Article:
Five-Year Review of the Groundfish Trawl Catch Share Program
The management system of the West Coast groundfish fishery, which catches fish like petrale sole, rockfish, and sablefish, is up for review – and it may mean changes are on the horizon.
This November, the Pacific Fishery Management Council will reconvene to outline the next important steps in their five-year review of the Groundfish Trawl Catch Share Program. When it began in 2011, this Catch Share Program aimed to manage the sustainability of the groundfish fishery on the West Coast – looking at environmental, economic, and social aspects. Now in 2016, the Council is revisiting those initial goals and looking at the realities of the program in action.
In Fort Bragg, this review process is a critical moment for the community to become involved in the future of this historic local fishery. Unlike farming or logging, the fishing industry is unique in that its participants and related communities have a direct hand in the industry’s regulatory process. This well-established public process welcomes public participation and community voices and brings scientists, fishermen, and community members into conversation with government agencies, like the National Oceanic and Atmospheric Administration (NOAA), to offer a diversity of insights, perspectives, and expertise.
With the review process is in its early stages, the Council is creating systems to connect with and hear from the many individuals and groups that are interested and invested in the groundfish fishery.
To start, the Council has held public hearings on the West Coast in communities from San Luis Obispo to Seattle – including in Fort Bragg. It established a Community Advisory Board, whose members will represent the perspectives of regional fishing communities during the review process. Michelle Norvell of the Fort Bragg Groundfish Association was appointed as a state representative on the board, and she and other local fishermen have already been actively engaged in the review process.
“This five-year review is a unique opportunity to refine this program for the fishery,” Michelle says. “It’s a second chance to look at both the details and the realities of the Catch Share Program, and to get right what we didn’t get right the first time.”
Currently, the Council is gathering suggestions for what areas of the Catch Share Program should be reviewed, discussed, and reassessed. This is a key time for community members to help shape the agenda of the review process, as the Council determines what topics should be considered.
In Fort Bragg, fishermen in the Fort Bragg Groundfish Association are eager to have a voice in this process – sharing the successes and challenges of the Catch Share Program that they know firsthand.
Fishermen in Fort Bragg and along the west coast agree that the most evident benefits have been made in environmental improvements. In this area, the program and its participants have met, or even surpassed, the original goals – and the data clearly shows that progress. Several groundfish species, once constrained, have significantly rebuilt populations. Bycatch has been reduced to minimal quantities. Increased data collection and improved science have led to more accuracy in management quotas. Together, all of these environmental successes support the long-term viability of the fishery, and it is important to recognize how and why this progress has been made.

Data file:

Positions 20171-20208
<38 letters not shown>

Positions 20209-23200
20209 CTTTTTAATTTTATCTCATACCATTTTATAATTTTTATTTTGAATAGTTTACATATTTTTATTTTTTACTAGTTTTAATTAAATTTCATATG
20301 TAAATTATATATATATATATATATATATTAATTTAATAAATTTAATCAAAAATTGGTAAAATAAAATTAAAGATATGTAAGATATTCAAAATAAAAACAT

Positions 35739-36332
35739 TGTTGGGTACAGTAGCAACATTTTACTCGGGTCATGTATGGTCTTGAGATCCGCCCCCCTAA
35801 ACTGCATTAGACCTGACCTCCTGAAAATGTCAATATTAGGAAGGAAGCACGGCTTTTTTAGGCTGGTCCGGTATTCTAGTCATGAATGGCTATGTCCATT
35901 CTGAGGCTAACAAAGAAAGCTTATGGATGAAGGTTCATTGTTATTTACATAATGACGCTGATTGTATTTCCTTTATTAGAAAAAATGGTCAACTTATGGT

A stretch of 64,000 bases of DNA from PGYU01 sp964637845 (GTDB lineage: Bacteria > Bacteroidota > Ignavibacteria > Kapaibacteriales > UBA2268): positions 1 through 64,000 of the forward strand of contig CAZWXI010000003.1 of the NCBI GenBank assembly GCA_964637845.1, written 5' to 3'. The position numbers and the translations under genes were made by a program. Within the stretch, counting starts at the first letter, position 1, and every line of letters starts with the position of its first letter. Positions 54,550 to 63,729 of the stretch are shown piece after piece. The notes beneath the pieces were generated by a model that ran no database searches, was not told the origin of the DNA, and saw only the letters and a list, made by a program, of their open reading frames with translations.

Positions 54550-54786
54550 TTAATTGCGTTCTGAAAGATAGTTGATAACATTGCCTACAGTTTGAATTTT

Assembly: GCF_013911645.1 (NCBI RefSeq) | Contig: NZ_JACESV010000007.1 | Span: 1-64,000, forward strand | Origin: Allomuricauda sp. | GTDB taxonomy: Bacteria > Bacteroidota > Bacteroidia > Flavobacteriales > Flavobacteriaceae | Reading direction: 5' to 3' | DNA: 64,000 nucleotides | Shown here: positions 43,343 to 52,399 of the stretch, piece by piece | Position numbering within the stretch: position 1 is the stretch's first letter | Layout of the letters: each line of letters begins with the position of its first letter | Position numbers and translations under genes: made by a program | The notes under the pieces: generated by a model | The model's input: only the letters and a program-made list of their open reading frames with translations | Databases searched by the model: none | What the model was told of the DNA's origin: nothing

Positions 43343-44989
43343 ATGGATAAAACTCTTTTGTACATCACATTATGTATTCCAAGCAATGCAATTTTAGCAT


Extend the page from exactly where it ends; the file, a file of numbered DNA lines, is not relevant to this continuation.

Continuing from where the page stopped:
However, the challenges and unintended consequences of the Catch Share Program continue to be of significant concern to fishermen. Economically and socially, the groundfish fishery is still under intense strain. In reality, the overall cost of the program threatens the financial viability of the fishery. Most fishermen can no longer afford to work year-round in the groundfish fishery, affecting the historic way of life in so many coastal communities. Meanwhile, the program’s goal to annually harvest 100% of the fishery’s “maximum catch yield” has been drastically missed each year. For historic fishing ports like Fort Bragg, these issues have ripple effects into the local community and its economy.
While active fishermen vie for enough catch shares to stay profitable, a new class of “armchair fishermen” receive and lease their fishing quotas each year, long after ceasing active work in the fishery. For local fishermen, like Captain Vince Doyle of the FV Verna Jean, the unintended consequences of such allocations and regulations are weighing heavily.
“When they distributed shares, I wound up with about half of what I’d been harvesting in the past,” Vince explains. “So now to continue fishing myself, I have to lease shares from folks who aren’t fishing at all. For black cod, the market rate might be $1.90 per pound – but it costs me $1.40 per pound just to lease the shares – and then I pay a percentage and observer costs, too. It’s tough to make it work.”
This five-year review aims to listen to these concerns and to work together to navigate the course for the future.
“We are hopefully optimistic about the review process,” says Norvell. “In this way, the community as a whole can be a part of making decisions and setting new regulations for the fishery going forward.”
For fishermen, who have been expressing their concerns for the past five years, the review process is a much-anticipated forum to share their concerns. For all parties involved, it is an opportunity to ask questions and dig into the details on specific issues. Why is this happening? What related data or information is available and what does that show? And what should be done about this going forward?
Most importantly, all can come together to beginning to address the existing problems that need to be fixed to sustain the fishery, the marine ecosystem, and the community into the future.
Photos by Corey Arnold and Fort Bragg Groundfish Association.